An asset’s loss potential stems from the value it represents and/or the liability it introduces to an organization.[4] For example, customer information provides value through its role in generating revenue for a commercial organization. That same information also can introduce liability to the organization if a legal duty exists to protect it, or if customers have an expectation that the information about them will be appropriately protected.

FAIR defines six kind of loss:[4]

  1. Productivity – a reduction of the organization to effectively produce goods or services in order to generate value
  2. Response – the resources spent while acting following an adverse event
  3. Replacement – the expense to substitute/repair an affected asset
  4. Fines and judgements (F/J) – the cost of the overall legal procedure deriving from the adverse event
  5. Competitive advantage (CA)- missed opportunities due to the security incident
  6. Reputation – missed opportunities or sales due to the diminishing corporate image following the event


FAIR defines value/liability as:[4]

  1. Criticality – the impact on the organization productivity
  2. Cost – the bare cost of the asset, the cost of replacing a compromised asset
  3. Sensitivity – the cost associated to the disclosure of the information, further divided into:
    1. Embarrassment – the disclosure states the inappropriate behaviour of the management of the company
    2. Competitive advantage – the loss of competitive advantage tied to the disclosure
    3. Legal/regulatory – the cost associated with the possible law violations
    4. General – other losses tied to the sensitivity of data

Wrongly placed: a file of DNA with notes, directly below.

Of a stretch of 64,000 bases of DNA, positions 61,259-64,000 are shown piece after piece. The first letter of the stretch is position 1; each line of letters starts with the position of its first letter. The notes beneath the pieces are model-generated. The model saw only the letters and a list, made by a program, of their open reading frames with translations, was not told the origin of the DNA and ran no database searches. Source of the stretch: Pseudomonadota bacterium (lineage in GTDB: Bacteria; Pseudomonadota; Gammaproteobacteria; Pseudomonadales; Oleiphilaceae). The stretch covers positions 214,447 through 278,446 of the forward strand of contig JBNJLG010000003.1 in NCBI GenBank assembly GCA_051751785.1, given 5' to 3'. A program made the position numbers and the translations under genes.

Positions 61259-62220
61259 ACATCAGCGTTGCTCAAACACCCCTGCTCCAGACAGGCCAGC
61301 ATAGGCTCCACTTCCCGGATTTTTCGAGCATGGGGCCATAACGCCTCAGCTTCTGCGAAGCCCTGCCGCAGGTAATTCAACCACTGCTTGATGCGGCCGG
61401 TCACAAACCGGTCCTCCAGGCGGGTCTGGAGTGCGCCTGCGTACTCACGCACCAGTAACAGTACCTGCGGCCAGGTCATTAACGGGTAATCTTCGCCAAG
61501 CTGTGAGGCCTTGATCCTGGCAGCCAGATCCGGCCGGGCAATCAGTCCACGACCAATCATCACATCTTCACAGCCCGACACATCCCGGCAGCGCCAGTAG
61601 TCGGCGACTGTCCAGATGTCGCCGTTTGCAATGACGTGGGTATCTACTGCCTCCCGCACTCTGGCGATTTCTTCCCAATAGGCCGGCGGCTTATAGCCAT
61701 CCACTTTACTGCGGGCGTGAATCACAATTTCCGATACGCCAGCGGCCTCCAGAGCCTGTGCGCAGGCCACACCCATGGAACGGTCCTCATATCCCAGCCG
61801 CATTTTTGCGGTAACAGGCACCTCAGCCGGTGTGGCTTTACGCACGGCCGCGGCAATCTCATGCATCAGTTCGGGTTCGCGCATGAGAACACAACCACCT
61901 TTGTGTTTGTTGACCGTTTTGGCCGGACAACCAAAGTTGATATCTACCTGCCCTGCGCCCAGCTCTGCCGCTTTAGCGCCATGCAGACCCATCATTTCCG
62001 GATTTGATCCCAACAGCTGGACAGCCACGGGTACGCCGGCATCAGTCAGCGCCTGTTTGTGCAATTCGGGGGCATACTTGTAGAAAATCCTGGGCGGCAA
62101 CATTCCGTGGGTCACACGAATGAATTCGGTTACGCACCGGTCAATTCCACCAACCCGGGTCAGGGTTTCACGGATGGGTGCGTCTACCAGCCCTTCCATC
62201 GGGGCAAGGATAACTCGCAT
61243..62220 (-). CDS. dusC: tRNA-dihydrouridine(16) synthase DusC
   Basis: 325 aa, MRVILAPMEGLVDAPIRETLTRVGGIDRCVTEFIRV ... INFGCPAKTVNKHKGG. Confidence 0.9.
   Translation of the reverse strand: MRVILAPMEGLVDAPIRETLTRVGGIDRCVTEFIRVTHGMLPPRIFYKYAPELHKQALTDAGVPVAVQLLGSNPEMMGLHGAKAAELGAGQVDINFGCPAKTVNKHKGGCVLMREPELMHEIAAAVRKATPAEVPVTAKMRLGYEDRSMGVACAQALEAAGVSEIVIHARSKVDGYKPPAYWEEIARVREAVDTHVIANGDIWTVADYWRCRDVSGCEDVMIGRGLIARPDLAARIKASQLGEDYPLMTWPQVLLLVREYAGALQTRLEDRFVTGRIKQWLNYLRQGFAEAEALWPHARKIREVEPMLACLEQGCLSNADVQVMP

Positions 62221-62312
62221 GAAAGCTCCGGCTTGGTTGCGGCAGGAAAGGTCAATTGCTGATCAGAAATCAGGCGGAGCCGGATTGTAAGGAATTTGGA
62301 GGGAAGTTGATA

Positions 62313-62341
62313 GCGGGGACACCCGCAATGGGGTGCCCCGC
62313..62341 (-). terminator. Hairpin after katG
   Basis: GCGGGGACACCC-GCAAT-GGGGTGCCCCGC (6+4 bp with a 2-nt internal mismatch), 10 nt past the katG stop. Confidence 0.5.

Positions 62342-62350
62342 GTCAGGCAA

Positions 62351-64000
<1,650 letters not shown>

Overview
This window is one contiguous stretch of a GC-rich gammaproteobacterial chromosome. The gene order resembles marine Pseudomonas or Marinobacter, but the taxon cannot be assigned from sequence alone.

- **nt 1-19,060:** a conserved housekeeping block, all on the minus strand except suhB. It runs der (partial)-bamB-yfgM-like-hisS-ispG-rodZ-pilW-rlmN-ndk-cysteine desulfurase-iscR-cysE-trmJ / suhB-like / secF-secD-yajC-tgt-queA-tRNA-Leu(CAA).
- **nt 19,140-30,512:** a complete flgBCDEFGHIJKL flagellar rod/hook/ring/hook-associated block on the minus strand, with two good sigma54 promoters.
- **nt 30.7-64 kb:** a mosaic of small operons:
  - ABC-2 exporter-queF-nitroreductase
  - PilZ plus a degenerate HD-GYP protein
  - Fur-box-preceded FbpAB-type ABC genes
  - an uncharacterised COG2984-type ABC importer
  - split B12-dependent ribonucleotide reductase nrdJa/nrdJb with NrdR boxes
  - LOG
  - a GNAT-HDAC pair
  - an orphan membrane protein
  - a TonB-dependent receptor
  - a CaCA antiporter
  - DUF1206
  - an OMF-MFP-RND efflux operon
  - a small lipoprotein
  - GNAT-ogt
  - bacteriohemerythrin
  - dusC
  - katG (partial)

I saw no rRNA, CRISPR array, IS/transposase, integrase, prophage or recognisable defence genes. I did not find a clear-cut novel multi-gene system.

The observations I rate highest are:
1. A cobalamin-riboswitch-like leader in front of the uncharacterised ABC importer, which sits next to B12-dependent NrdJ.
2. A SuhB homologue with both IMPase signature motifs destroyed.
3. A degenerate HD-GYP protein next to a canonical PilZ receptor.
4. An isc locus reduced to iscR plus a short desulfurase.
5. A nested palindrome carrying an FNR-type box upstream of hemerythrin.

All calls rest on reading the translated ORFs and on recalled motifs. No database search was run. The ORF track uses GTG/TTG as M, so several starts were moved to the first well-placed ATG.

Threat[edit]

Threat agents can be grouped by Threat Communities, subsets of the overall threat agent population that share key characteristics. It’s important to define precisely threat communities in order to effectively evaluate impact (loss magnitude).

Threat agents can act differently on an asset:[4]

  • Access – read the data without proper authorization
  • Misuse – use the asset without authorization and or differently form the intended usage
  • Disclose – the agent let other people to access the data
  • Modify – change the asset (data or configuration modification)
  • Deny access – the threat agent do not let the legitimate intended users to access the asset

This actions can affect differently various asset: the impact is different along with the characteristics of the asset and its usage. Some assets have high criticality and low sensitivity: deny access has a much higher impact than disclosure on them. Vice versa high sensitivity data can have low productivity impact while not available, but huge embarrassment and legal impact if disclosed: former patient health data availability do not affect an healthcare organization productivity but can cost millions dollars if disclosed. [5] A single event can involve different assets: a [laptop theft] has an impact on the availability of the laptop itself but can lead to the potential disclosure of the information stored on it.

The point is that it’s the combination of the asset and type of action against the asset that determines the fundamental nature and degree of loss.

Important aspects to be considered are the agent motive and the affected asset characteristics.

See also[edit]

Notes and references[edit]

  1. ^ a b c d Technical Standard Risk Taxonomy ISBN 1-931624-77-1 Document Number: C081 Published by The Open Group, January 2009.
  2. ^ http://www.cxoware.com/resources/faq-2/#open
  3. ^ https://buildsecurityin.us-cert.gov/bsi/articles/best-practices/deployment/583-BSI.html
  4. ^ a b c d e f "An Introduction to Factor Analysis of Information Risk (FAIR)", Risk Management Insight LLC, November 2006;
  5. ^ CNN article about a class action settlement for a Veteran Affair stolen laptop

External links[edit]